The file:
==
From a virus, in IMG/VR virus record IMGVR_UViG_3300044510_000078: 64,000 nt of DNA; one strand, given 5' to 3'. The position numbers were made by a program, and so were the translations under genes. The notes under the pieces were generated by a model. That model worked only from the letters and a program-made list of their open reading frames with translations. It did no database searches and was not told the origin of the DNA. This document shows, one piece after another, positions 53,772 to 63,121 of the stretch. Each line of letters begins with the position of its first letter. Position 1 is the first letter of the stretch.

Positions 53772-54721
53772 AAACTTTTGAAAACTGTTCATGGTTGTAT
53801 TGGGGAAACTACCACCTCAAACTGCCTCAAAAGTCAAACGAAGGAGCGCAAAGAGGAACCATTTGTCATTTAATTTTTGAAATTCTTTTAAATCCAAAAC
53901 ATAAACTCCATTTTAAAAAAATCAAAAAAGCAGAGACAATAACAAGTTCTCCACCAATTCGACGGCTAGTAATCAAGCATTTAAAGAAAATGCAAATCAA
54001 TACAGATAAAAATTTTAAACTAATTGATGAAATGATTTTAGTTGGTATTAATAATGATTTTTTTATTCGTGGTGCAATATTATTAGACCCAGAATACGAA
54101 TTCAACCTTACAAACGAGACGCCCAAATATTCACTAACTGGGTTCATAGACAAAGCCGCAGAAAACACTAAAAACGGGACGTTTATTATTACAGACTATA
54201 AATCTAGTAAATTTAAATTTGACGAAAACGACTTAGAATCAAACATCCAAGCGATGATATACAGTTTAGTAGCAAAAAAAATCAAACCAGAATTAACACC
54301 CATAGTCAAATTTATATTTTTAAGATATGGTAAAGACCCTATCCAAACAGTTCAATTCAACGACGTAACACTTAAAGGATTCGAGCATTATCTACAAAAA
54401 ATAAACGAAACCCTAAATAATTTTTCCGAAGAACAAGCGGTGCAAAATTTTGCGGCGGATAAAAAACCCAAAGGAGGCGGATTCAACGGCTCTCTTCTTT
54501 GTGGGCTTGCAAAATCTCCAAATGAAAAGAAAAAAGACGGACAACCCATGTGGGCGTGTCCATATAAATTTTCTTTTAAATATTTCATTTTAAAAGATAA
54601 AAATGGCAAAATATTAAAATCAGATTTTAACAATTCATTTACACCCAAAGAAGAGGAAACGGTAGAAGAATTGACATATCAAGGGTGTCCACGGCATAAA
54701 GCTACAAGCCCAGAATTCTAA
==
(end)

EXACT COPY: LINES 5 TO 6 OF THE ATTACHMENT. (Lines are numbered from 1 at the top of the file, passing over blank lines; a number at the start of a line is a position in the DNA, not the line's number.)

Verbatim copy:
53901 ATAAACTCCATTTTAAAAAAATCAAAAAAGCAGAGACAATAACAAGTTCTCCACCAATTCGACGGCTAGTAATCAAGCATTTAAAGAAAATGCAAATCAA
54001 TACAGATAAAAATTTTAAACTAATTGATGAAATGATTTTAGTTGGTATTAATAATGATTTTTTTATTCGTGGTGCAATATTATTAGACCCAGAATACGAA